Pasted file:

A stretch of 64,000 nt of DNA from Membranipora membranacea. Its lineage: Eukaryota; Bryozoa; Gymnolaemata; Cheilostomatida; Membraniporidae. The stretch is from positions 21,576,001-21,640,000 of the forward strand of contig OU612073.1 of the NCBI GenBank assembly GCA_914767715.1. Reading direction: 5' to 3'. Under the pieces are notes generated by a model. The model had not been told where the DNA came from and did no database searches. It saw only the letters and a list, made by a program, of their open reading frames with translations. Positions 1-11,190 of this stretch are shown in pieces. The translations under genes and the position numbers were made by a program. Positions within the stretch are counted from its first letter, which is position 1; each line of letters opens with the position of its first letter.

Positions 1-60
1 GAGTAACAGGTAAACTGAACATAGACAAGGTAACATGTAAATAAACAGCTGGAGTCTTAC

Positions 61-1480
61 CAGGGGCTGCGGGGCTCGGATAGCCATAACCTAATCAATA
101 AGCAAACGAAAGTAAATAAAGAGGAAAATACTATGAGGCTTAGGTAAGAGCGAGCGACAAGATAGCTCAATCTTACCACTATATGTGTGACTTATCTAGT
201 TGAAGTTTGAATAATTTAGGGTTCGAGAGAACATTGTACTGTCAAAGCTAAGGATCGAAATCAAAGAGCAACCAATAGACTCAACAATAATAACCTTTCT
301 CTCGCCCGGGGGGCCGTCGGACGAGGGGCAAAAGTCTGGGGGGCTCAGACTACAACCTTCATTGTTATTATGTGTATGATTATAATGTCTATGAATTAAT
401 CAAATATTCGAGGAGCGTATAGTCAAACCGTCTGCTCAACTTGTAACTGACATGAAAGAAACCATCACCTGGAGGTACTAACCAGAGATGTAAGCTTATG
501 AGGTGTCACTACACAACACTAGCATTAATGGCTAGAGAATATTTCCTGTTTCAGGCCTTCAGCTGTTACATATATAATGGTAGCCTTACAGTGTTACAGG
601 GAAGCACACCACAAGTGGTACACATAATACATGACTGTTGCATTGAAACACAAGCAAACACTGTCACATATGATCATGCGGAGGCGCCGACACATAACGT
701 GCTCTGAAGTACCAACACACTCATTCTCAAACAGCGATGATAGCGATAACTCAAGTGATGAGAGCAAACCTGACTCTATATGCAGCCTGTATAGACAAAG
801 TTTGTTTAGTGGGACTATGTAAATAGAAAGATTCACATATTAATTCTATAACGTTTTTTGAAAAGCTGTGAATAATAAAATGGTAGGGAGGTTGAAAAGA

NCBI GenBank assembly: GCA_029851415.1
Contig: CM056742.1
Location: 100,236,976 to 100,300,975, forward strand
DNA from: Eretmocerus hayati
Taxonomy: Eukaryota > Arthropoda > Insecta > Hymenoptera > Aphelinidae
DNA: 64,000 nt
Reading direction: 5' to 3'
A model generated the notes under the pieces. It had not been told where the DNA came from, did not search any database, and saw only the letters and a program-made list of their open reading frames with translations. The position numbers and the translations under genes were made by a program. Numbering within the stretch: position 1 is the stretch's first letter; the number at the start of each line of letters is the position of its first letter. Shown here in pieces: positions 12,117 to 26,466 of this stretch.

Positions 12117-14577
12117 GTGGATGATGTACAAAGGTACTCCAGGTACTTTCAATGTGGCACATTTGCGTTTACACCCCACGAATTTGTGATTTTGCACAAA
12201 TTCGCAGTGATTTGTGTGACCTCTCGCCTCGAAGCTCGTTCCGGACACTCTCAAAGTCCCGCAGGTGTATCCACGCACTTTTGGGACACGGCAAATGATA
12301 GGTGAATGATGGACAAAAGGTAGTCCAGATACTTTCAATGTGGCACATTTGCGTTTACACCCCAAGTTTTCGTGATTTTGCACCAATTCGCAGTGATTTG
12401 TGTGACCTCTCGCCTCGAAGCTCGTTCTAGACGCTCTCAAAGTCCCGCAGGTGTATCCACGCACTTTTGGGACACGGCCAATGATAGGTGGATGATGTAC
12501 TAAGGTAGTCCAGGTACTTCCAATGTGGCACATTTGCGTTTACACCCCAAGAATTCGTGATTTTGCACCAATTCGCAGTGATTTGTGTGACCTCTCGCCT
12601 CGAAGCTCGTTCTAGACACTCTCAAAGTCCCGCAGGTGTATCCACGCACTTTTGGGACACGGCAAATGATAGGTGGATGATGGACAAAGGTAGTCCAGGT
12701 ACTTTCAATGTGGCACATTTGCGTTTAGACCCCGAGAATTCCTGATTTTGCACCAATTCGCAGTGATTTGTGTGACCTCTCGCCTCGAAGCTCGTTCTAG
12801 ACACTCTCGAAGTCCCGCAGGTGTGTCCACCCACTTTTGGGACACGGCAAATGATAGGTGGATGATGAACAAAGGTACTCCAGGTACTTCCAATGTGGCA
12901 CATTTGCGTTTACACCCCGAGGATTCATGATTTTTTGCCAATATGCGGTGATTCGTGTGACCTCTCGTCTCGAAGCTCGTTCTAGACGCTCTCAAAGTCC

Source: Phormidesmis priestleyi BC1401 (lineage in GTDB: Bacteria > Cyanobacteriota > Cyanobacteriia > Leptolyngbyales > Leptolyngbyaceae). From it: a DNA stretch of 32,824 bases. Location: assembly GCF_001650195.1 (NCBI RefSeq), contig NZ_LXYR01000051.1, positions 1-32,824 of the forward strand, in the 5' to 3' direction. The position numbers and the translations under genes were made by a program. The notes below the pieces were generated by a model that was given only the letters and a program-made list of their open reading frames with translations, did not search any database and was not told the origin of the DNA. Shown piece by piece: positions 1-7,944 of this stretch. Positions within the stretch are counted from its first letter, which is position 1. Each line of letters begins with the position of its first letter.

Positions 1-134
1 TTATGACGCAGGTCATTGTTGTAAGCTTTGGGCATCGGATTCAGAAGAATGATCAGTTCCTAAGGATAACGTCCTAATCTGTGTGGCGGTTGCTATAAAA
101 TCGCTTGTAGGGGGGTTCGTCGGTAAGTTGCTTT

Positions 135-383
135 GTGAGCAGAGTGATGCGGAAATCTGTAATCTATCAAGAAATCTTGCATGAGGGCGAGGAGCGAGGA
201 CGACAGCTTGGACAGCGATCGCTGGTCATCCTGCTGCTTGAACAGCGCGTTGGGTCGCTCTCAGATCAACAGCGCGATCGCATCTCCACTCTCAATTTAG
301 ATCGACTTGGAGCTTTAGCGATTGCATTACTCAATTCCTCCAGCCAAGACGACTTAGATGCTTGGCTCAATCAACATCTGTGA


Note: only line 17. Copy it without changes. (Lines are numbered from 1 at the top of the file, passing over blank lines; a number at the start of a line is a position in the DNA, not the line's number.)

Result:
DNA from: Eretmocerus hayati